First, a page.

We were up at 5AM and out the door to meet a taxi (van) the mission sent for us to take us to the airport. The driver was one of their guys. I think. It seemed to be affirmed by how he drove. Unlike Jehu, who drove furiously, he drove with discretion and self-control. It was notably different. He stopped at stop signs. He looked both ways. He was courteous to others.
Our flight was at 8AM. We were early, which was a plus and checking in was a breeze and we had time for the kids to get a Mickey D’s fix. That was nice. We sat in a cafeteria area of the airport to eat and chat. After going through security we had another 30 minutes to wait. Also nice.
The plane was a jet–three per side and it was full. We were the whitest people on the plane. Going from Lima to the interior jungles of South America reduced the number of white folks onboard. I really liked being a minority. My riding mate, Hoyle, could not speak any English. The other guy didn’t talk, but I’m sure he spoke none.
I drew a picture for Hoyle on my iPad of the United States to show him where I was from and our flight route to get here. He liked that. He said some things and I smiled. We worked pretty hard at talking to each other. It was fun. I would love to live here for six months and immerse myself in their culture and learn to speak their language.
Being white in a dark world is a great experience. It allows you to get a snapshot of what it’s like to be black or Hispanic in Greenville. Though there are a lot of blacks and Hispanics in Greenville, I still feel very white and a majority. To see things through the eyes of a person who is not the majority report is humbling and instructive. To be able to speak English and nobody on the plane (hardly) can understand you reminded me of standing in WalMart listening to an Asian or Hispanic and not being able to perceive what they were saying. It was cool. Kinda like the Gospel–seeing things through the eyes of others.
We flew over the Andes. That was surreal. It was huge, brown, and big. There were little huts and villages every now and again. I thought about the Gospel there too. Who is telling them about Jesus? What do they know? Will they know?
We landed in Pucallpa on time. It was a small airport with a “cracks filled in” kind of runway. Not bad. It was hot. A lot hotter than in Lima where the wind came in from the Pacific.
Kyle Thomas and the director over all of Peru, Mike, met us. We rode in an air conditioned truck and one that was not. Ansa, who is slow to relate to strangers was wonderfully agreeable to ride without her siblings in the air conditioned truck. That was an anomaly as far as not being with her siblings. It was not an anomaly to be thinking mostly of herself. She is like her daddy that way.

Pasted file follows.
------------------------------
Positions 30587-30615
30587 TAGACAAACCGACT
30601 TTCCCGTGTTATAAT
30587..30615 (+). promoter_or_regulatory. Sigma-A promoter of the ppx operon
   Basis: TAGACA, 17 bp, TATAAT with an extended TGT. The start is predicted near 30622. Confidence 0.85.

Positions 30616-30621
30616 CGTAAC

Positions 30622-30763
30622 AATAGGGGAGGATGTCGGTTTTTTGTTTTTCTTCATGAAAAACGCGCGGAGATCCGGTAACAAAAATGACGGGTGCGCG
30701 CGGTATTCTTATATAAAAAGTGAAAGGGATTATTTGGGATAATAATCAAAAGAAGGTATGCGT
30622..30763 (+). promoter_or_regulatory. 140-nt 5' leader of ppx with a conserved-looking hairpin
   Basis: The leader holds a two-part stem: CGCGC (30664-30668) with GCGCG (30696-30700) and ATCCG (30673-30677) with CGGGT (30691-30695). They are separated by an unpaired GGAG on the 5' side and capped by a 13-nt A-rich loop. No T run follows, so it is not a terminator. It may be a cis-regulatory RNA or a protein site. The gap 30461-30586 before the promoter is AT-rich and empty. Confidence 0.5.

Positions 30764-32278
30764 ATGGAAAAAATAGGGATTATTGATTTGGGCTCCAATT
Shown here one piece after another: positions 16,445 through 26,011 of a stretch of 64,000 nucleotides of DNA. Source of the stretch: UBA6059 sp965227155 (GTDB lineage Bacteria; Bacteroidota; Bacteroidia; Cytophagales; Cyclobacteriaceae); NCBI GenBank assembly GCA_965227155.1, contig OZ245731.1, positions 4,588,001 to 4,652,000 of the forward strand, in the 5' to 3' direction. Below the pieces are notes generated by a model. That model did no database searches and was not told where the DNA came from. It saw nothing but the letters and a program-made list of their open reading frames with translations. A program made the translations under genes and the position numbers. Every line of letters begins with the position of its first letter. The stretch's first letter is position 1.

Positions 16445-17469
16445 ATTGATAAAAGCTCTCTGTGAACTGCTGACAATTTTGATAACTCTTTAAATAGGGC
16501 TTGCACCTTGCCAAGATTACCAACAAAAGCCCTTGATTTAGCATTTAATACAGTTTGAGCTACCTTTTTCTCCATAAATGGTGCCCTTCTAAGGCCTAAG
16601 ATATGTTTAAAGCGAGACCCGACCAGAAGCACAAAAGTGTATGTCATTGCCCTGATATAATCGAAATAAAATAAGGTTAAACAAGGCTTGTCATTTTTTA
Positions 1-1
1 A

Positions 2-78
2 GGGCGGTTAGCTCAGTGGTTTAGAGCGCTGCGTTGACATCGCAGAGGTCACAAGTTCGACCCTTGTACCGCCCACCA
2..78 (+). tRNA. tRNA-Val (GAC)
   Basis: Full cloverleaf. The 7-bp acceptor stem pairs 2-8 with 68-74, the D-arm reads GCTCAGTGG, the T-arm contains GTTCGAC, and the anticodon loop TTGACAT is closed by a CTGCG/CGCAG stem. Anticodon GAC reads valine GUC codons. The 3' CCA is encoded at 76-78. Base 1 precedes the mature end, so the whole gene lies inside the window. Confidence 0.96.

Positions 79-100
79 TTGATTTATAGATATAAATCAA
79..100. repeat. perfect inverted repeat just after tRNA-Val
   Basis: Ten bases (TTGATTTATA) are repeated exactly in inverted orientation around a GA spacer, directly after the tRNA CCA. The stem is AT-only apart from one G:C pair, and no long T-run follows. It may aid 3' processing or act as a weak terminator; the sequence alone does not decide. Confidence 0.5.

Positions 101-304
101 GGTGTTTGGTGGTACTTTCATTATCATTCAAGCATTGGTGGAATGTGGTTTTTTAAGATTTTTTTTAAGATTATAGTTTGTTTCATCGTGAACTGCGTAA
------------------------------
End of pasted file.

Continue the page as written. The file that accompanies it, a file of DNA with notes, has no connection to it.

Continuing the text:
We pulled out of Pucallpa proper, into the region of Pucallpa (the same name) where all the roads were dirt. There were scores and scores of three-wheeled motorized buggy type taxis. Everywhere. Like cooters on a log, they were in bunches. All of them trying to make a living. The poverty hit you in the face, along with the dust and the mosquitoes.
It gave a whole new many to putting on the whole armor of God. Mosquito repellant is essential to put on many times a day down here. They can swarm around you. Happiness is a dead one, though it’s a losing battle. I feel like an Egyptian fighting against a plague.
We hit the compound, called Mission Tec, about 30 minutes later, after stopping to get gasoline or propane. I don’t remember which one. Their vehicles are dual purpose. The propane is much cheaper. They call it gas and they call gas gasoline to make the distinction.
Once we hit the dirt roads you had to decide if you wanted air coming in with the dust of if you wanted no dust and no air through the windows. We chose air and dust. I saw a lady riding her motor bike with her external shirt on backwards and the collar area pulled up over her nose and mouth to keep from eating dirt on her trip.
Kyle and Cristina Thomas have a nice home on the lake–a home her dad built stick by stick with his hands, back when he and others built the compound. They all are part of Kids Alive, an international organization that rescues orphans and other unwanted children and cares for them through programs like AWANA and other things. They provide counseling, parenting, food, relationship, and Jesus for whosoever will.
The kids come in from the jungle villages, some because they want to and others because their parents see it as a parental perk. In that sense it’s no different from the motives of parents who send their kids to counseling. Some kids want help and others come for lesser reasons.
We chatted with Kyle and Cristiana for a while, separately. Cristina, Lucia, and Mary were in the kitchen preparing lunch. We had talked to them through Skype, but this was the first real good sit down talk. I like Kyle a lot.